Thursday, April 9, 2009

Holy Thursday

1. Do this in memory of me. In this one command, Jesus instituted two sacraments of the Church- Holy Eucharist and Holy Orders. These two sacraments are intertwined in such a way that if there is not one, then there is not the other. Unless we eat the flesh of the Son of Man and drink His blood, we have no life within us (see John 5:53). But without the Holy Priesthood, we cannot celebrate the Eucharist.
2. As Catholics, we believe that Jesus Christ is present in the Most Holy Eucharist. His presence is not merely recalled, but is actual. Since the Eucharist is indeed Christ, we recognize that the Eucharist is source of all grace in the Christian life. We depend on the Eucharist not just because we recognize Jesus in the Breaking of the Bread, but because we need Him for our food. For us to achieve the glory marked out for us, Jesus Christ must live in us. God is not content with feeding our minds and hearts with His words, but He has generously provided to feed our bodies with His Word- Our Lord Jesus Christ, so that our whole selves may be prepared for the Glory of the Resurrection.
3. The Eucharist is more than the source of all grace. Likewise it is the summit of our Christian worship. Jesus Christ is our True High Priest who has offered Once for All, the sacrifice of Himself on the Wood of the Cross. Yet in the celebration of the Eucharist, we are present for and participate in the Passion, Death, and Resurrection of Jesus. By the Eucharist, Jesus has made it possible for us to be witnesses of His Passion Death and Resurrection. In an Unbloody manner, the Eucharist connects us to the greatest event in the History of the World- the Paschal Mystery of our Lord. Since Jesus is truly the One offering and the One offered, we rightly say that the Eucharist is the highest form of praise, adoration, and worship. Other devotions and practices are beneficial and commendable, but nothing equals the power and majesty of the Holy Mass because it is the prayer of Jesus Himself.
4. In order to continue our participation in this Divine Mystery, Jesus instituted the ministry which we call the Holy Priesthood, or the Presbyterate. As Jesus chose Apostles from the midst of His disciples, the Lord also chooses men to be priests to exercise authority and power in the celebration of the Sacraments. Let us not be amazed that God chooses to work in such a manner. Jesus uses Bread and Wine to become His Precious Body and Blood. Our Lord has chosen to use human agency for the procreation and population of the world. As Saint Teresa of Avila said Christ has no body now on earth but yours. God chooses men as the sacrament of His presence. These men are chosen to offer the sacrifice of the Mass and the other sacraments in persona Christi capitis- that is, in the person of Christ the Head. As priests, we do not celebrate sacraments on our own but rather we are instruments of Jesus for the benefit of the Body of Christ the Church.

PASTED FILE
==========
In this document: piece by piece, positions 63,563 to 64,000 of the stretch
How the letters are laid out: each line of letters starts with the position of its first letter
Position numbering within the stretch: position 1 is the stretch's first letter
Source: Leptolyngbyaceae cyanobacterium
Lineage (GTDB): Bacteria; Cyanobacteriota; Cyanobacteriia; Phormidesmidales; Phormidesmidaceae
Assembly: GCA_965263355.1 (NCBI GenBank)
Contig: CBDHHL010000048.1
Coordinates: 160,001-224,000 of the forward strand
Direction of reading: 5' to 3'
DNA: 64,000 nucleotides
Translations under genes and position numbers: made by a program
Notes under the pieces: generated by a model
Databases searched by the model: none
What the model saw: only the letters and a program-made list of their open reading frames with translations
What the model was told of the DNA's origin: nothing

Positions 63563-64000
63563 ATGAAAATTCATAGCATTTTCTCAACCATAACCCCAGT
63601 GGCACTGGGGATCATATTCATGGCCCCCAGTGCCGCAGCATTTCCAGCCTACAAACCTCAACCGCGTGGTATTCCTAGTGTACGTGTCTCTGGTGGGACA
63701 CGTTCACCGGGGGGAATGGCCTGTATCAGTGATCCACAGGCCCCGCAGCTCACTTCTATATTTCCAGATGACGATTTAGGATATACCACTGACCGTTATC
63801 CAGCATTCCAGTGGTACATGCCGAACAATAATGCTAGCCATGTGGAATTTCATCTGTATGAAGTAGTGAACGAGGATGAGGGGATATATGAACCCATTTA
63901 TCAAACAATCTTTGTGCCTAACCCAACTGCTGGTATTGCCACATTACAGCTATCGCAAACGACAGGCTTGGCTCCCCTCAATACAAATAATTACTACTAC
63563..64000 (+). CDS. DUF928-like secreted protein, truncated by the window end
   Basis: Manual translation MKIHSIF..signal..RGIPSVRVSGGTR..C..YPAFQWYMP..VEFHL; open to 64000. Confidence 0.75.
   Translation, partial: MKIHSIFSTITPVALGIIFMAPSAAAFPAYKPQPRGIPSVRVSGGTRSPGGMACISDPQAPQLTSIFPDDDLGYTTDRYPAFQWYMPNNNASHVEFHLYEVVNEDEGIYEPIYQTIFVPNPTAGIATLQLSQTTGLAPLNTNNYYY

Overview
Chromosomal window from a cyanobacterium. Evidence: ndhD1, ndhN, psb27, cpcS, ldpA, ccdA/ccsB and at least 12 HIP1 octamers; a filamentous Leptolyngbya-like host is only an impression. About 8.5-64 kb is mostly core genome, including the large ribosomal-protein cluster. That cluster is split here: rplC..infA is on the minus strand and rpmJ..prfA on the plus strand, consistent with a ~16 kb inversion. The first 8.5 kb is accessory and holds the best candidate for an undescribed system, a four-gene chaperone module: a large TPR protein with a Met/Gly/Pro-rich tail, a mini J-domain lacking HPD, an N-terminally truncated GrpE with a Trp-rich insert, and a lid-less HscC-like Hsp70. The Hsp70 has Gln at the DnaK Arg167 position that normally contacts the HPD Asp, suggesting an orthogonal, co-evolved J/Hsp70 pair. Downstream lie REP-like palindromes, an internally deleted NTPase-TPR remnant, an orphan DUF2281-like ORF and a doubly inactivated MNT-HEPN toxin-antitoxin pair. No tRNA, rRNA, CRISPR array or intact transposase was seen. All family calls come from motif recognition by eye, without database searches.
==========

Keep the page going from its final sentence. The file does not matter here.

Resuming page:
5. Although the Ministerial Priesthood is a true share in the priesthood of Jesus Christ, it does not exist for itself nor to lift its members on high above other Christians. The priesthood is for service to Jesus and service to His Church. When I say the words This is my body which will be given up for you, Christ is speaking through me. The words refer to the Consecration of the Gift of Bread. But I think they also refer to the priest. I mean that we too must offer up ourselves for others in union with Christ.
6. These days, most people view the priesthood, and in fact the whole of Christian faith from the point of view of lack. That is, many think "priesthood is not getting married," "marriage is not being free to go with anyone," "obedience keeps one from doing what they want to do," or "holiness is not having fun." In truth, doing God’s will is freeing. Freedom to commit one’s whole life, free to be what we are supposed to be.
7. This freedom is only possible because of the Death and Resurrection of Jesus Christ, which is made present each time we celebrate the Eucharist. And to think that the Eucharist and the Priesthood are pure gifts from God. All we have to do to receive is open our hands and our hearts.

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